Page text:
As more people spend large portions of their day hunched over a computer keyboard tapping away, there’s been an increase in complaints of hand numbness, pain, tingling, and weakness. Are you one of these people who is suddenly experiencing strange pains or sensations in your hand? If so, you could have Carpal Tunnel Syndrome.
If you live in the New York City area, a visit to Downtown Pain Physicians can help. Our trained and award-winning physicians use state-of-the-art diagnostic tools to determine the underlying cause of your symptoms. If you do have carpal tunnel syndrome, they’ll help you understand the condition and what can be done to alleviate the pain, numbness, tingling, and weakness that you’re experiencing.
What is Carpal Tunnel Syndrome?
First, it’s important to understand what your carpal tunnel is. The carpal tunnel provides a pathway for your median nerve to run from your forearm down, into your hand. That nerve is very important because it provides sensations to your palm, thumb and all of your fingers except that little pinkie finger. It also plays a big role in your ability to move your thumb.
What’s Happening When You Have Carpal Tunnel Syndrome?
Any compression or irritation to your median nerve in the carpal tunnel or area around it can bother the nerve and cause you to have symptoms. The symptoms vary because the level of compression or irritation can be different and so the response changes from person to person. Some people who have carpal tunnel syndrome in both hands have different symptoms in each hand because of the level of compression.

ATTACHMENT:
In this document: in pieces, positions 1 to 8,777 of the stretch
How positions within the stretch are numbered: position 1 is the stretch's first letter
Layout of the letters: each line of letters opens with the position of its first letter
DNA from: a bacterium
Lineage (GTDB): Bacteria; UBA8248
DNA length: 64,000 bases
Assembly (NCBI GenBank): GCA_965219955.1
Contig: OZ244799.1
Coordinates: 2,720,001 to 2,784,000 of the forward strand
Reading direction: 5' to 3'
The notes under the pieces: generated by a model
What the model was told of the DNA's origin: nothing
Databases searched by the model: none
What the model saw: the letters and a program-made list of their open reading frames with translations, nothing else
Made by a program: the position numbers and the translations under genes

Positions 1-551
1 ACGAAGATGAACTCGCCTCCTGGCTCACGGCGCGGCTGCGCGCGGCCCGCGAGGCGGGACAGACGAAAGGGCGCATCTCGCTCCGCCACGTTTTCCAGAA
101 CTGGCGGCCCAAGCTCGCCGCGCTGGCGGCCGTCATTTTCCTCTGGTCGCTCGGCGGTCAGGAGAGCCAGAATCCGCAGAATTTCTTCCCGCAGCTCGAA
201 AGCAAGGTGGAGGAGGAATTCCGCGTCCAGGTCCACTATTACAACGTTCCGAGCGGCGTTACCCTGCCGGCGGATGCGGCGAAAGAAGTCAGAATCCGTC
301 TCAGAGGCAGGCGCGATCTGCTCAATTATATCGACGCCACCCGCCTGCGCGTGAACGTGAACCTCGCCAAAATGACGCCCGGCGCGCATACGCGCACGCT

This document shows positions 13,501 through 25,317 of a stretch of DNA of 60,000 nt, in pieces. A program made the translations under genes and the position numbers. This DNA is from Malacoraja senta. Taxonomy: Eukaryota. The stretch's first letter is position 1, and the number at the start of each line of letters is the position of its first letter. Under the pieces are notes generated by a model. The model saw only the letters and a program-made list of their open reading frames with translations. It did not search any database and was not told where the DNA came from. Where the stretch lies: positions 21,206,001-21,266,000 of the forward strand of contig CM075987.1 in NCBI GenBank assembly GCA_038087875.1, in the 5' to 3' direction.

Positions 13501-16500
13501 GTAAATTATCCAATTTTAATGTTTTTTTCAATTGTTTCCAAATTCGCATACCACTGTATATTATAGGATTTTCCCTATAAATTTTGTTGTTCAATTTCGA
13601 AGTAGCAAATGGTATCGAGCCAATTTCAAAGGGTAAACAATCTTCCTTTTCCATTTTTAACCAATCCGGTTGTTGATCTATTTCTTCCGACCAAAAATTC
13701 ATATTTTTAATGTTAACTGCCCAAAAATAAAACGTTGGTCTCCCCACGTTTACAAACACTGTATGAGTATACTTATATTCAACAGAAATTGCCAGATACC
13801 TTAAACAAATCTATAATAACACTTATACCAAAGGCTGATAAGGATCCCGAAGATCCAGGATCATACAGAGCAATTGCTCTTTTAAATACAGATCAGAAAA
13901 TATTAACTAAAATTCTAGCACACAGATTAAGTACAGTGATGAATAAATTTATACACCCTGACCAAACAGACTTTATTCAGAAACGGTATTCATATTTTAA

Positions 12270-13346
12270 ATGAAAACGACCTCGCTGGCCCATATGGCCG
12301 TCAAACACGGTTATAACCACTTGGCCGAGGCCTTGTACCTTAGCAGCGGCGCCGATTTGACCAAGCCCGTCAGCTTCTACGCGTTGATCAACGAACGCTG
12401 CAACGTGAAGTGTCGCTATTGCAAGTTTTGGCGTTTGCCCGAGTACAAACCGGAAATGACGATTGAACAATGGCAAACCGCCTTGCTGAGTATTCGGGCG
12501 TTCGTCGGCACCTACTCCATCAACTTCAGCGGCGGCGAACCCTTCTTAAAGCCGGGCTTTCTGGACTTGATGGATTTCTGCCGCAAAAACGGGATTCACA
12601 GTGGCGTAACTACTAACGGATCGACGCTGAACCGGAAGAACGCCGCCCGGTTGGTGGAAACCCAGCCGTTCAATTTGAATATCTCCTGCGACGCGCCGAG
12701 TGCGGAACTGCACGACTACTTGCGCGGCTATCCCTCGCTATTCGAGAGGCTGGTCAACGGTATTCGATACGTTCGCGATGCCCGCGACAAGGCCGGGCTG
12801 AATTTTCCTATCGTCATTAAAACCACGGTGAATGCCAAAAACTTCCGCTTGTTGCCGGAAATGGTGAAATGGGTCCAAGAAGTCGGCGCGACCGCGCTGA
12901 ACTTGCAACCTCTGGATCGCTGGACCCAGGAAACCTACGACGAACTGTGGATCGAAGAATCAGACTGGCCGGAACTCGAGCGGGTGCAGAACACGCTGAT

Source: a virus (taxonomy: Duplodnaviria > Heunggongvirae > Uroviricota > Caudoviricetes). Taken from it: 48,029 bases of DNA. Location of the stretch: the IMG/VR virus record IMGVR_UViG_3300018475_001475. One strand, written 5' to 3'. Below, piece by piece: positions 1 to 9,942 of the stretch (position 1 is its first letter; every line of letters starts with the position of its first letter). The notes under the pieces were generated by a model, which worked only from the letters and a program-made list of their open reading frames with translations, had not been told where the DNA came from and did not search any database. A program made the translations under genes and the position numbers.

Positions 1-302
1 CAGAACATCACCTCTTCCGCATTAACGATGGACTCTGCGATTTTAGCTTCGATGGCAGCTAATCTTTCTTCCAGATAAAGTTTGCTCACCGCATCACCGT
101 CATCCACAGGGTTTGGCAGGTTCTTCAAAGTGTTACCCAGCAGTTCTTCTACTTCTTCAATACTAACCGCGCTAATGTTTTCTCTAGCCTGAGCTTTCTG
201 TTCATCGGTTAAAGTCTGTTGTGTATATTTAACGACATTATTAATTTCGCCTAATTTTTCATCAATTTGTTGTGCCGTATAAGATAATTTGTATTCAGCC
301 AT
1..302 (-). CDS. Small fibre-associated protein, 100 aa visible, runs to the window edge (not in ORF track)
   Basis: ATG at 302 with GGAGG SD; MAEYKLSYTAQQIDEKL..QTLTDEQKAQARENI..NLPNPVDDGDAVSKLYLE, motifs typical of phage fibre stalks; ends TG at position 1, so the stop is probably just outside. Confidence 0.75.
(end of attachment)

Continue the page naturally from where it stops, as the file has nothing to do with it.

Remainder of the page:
What Does Carpal Tunnel Feel Like?
Interestingly, because the symptoms feel differently for different people, it can be hard to pinpoint what’s causing your pain without seeing a physician. When individuals first begin noticing carpal tunnel symptoms, they often complain of numbness in their fingers or the palm of their hand, some have pain with movement or repetitive actions. Other people first notice a feeling of weakness and an inability to grasp as well as they had previously.
Many times, the symptoms are first felt upon waking in the morning. It’s thought that the bending your wrists during sleep and holding them that way for a long period of time puts pressure on the median nerve. This leads to hand pain, tingling, numbness, and weakness upon rising in the morning. These symptoms can go away during the day, but as your condition worsens the symptoms become more persistent and occur throughout the day.
Symptoms of Carpal Tunnel Syndrome
Is the pain you’re feeling carpal tunnel syndrome or is something else happening? Before seeing one of our doctors, check to see if you’re experiencing any of these symptoms. Remember that early care can prevent the condition from worsening and stop carpal tunnel symptom progression.
- Numbness, tingling, and pain in your hand, especially around the thumb and closest fingers
- A burning sensation in your hand or one that travels up your arm
- Wrist pain during the night and when you wake
- Feeling like you need to shake your hands to wake them up in the morning
- Weakness in the hand or an inability to grasp items firmly
- Less mobility in your thumb
- A feeling of electric shocks in your fingers, thumb or one that travels up your arm
- Wrist pain
What Causes Carpal Tunnel Syndrome?